Verizon will control Google's Pixel updates
Verizon will reportedly control the cadence of Pixel updates, says Google. The company confirmed to 9to5Google that it will leave the onerous task of updating its flagship phone to a carrier that has traditionally been terrible at it. Remember the Galaxy Nexus? Need I say more?
Monthly security updates will come from Google (for all models), and system updates will be managed by Verizon for Verizon models, and Google for unlocked models bought from Google Store.
Verizon's Pixel will be bloated, but less so than normal
Verizon's version of the Google Pixel will be encumbered in a few ways compared to the unlocked model, which of course will also work with Big Red: it will have slower updates (see above), and it will come with three apps pre-installed from the carrier, Go90, Verizon Messages, and My Verizon. Thankfully, they'll be removable, but your feelings of disgust may take longer to dissipate.
Rogers rolls out per-user data controls for share accounts
Full disclosure: I'm Canadian (it's me, Daniel. Hi.) That means some of these briefs will be aimed at the millions of Canucks, double-doubles in hand, who read AC every month. #sorrynotsorry
Earlier today, Rogers unveiled a new version of its MyRogers app that allows account holders — those that pay the bill every month — to over and make changes to data usage for all the members of a share plan. Parents can now get alerted when their kid has reached a certain threshold and turn off data access completely, or just issue a stern warning. It's a major move that reportedly took over a year to build, since data usage is reported to the app in real-time, something no other carrier has done before. Parents or account holders can then add top-up data at $7 per 300MB, or $15 per gigabyte, if necessary. Unfortunately, data prices haven't dropped as a result.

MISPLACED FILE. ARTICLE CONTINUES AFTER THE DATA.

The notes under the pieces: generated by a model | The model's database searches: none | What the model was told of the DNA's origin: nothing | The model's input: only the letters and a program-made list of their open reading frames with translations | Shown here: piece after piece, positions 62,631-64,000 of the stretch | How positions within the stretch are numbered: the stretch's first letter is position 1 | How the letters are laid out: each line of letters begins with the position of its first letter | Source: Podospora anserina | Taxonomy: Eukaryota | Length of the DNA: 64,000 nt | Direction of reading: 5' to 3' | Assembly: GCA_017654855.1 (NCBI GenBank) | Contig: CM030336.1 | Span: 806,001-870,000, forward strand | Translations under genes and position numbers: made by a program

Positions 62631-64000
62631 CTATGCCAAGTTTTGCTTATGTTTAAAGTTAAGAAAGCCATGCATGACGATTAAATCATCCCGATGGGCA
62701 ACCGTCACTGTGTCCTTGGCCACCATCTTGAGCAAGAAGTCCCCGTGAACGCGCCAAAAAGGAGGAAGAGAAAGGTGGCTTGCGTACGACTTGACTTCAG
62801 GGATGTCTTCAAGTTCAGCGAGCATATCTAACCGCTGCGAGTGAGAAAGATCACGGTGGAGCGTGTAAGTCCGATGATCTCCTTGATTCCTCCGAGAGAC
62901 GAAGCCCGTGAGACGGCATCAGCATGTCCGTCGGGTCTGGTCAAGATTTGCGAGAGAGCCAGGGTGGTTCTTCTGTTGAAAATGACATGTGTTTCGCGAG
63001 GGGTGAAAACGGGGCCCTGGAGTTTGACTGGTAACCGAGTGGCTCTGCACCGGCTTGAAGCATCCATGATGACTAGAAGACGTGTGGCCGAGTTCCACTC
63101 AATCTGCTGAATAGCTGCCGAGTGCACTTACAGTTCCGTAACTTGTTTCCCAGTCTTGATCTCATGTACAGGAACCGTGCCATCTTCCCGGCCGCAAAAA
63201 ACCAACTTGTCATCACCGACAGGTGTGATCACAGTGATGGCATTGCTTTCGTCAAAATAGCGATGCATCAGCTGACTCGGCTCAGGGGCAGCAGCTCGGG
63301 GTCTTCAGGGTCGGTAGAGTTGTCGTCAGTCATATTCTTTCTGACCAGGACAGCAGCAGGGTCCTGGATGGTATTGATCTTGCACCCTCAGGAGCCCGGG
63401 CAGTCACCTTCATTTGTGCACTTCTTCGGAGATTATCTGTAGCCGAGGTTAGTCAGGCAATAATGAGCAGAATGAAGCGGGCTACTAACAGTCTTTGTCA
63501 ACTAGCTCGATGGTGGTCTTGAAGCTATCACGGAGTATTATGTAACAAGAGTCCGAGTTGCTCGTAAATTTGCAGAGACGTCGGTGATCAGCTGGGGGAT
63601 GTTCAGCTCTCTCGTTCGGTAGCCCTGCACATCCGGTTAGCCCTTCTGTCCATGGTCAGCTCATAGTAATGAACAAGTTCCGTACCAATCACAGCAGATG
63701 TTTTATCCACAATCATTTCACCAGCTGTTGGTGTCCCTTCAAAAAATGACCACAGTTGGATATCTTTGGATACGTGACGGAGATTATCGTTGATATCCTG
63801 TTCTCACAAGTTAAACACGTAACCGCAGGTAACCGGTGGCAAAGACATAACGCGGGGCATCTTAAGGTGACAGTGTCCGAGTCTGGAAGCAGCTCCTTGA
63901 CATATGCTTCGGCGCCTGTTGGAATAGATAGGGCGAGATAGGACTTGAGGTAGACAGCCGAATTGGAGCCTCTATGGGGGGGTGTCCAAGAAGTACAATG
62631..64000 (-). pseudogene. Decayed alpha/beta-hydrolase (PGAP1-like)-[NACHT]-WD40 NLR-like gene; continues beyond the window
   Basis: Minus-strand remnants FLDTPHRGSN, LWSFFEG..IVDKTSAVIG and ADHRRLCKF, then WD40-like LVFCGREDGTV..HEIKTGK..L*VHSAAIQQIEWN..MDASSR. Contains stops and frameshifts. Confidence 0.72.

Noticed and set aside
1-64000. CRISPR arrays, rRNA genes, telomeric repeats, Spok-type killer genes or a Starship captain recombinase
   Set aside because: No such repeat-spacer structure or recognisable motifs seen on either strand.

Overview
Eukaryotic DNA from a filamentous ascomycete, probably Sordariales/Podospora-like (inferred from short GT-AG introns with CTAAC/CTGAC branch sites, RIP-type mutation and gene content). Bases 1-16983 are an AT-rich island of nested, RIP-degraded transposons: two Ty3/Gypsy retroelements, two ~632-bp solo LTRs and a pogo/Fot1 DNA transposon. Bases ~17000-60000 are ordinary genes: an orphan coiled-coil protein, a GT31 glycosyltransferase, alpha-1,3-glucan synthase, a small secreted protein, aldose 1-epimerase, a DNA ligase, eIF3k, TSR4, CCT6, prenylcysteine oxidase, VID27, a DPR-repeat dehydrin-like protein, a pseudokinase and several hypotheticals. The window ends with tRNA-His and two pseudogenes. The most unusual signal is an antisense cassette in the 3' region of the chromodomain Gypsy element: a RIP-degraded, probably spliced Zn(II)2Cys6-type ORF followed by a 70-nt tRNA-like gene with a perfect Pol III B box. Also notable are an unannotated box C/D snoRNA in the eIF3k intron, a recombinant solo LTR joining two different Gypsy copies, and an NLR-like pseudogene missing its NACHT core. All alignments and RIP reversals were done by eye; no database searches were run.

Amazon is launching a Spotify competitor imminently
Amazon is set to unveil two music-on-demand products near future, one to take on Spotify directly, and the other to augment the usefulness of the Echo platform.
Reportedly called Amazon Music Unlimited, the Echo version will reportedly launch in the next couple of weeks for $5 per month and be limited to the Echo, Dot and Tap, while a more full-featured version will launch in January for $10. The latter is meant to compete with Spotify, Apple Music and others, and won't be tied to a Prime subscription the way the company's current music products are.
Facebook wants to give you free internet in exchange for your soul
Facebook is talking to the regulators about bringing its Free Basics internet offering, currently only available in India, to the U.S. The upshot is that Facebook, in exchange for some of your personal information, can offer a walled-garden approach to the internet — replete with many Facebook services — at no cost. It's unlikely to work, because the FCC is looking into zero-rating, but it's definitely interesting.